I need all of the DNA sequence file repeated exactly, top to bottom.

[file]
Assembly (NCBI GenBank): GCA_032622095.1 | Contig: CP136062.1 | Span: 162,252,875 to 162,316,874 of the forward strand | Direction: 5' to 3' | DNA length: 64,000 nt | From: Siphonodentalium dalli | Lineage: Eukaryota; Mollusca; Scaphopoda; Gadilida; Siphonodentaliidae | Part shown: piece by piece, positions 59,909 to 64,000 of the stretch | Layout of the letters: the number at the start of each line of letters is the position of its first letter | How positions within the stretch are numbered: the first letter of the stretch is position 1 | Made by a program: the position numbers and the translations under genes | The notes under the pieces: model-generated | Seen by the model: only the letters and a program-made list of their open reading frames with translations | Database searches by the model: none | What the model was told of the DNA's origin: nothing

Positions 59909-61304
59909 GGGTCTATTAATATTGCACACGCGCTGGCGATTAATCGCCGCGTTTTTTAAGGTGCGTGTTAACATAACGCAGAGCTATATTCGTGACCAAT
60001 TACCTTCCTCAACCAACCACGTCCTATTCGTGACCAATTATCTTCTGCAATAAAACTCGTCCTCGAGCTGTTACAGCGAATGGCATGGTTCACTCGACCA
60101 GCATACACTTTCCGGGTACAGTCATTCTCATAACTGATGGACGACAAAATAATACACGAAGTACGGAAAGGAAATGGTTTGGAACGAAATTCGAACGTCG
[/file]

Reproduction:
Assembly (NCBI GenBank): GCA_032622095.1 | Contig: CP136062.1 | Span: 162,252,875 to 162,316,874 of the forward strand | Direction: 5' to 3' | DNA length: 64,000 nt | From: Siphonodentalium dalli | Lineage: Eukaryota; Mollusca; Scaphopoda; Gadilida; Siphonodentaliidae | Part shown: piece by piece, positions 59,909 to 64,000 of the stretch | Layout of the letters: the number at the start of each line of letters is the position of its first letter | How positions within the stretch are numbered: the first letter of the stretch is position 1 | Made by a program: the position numbers and the translations under genes | The notes under the pieces: model-generated | Seen by the model: only the letters and a program-made list of their open reading frames with translations | Database searches by the model: none | What the model was told of the DNA's origin: nothing

Positions 59909-61304
59909 GGGTCTATTAATATTGCACACGCGCTGGCGATTAATCGCCGCGTTTTTTAAGGTGCGTGTTAACATAACGCAGAGCTATATTCGTGACCAAT
60001 TACCTTCCTCAACCAACCACGTCCTATTCGTGACCAATTATCTTCTGCAATAAAACTCGTCCTCGAGCTGTTACAGCGAATGGCATGGTTCACTCGACCA
60101 GCATACACTTTCCGGGTACAGTCATTCTCATAACTGATGGACGACAAAATAATACACGAAGTACGGAAAGGAAATGGTTTGGAACGAAATTCGAACGTCG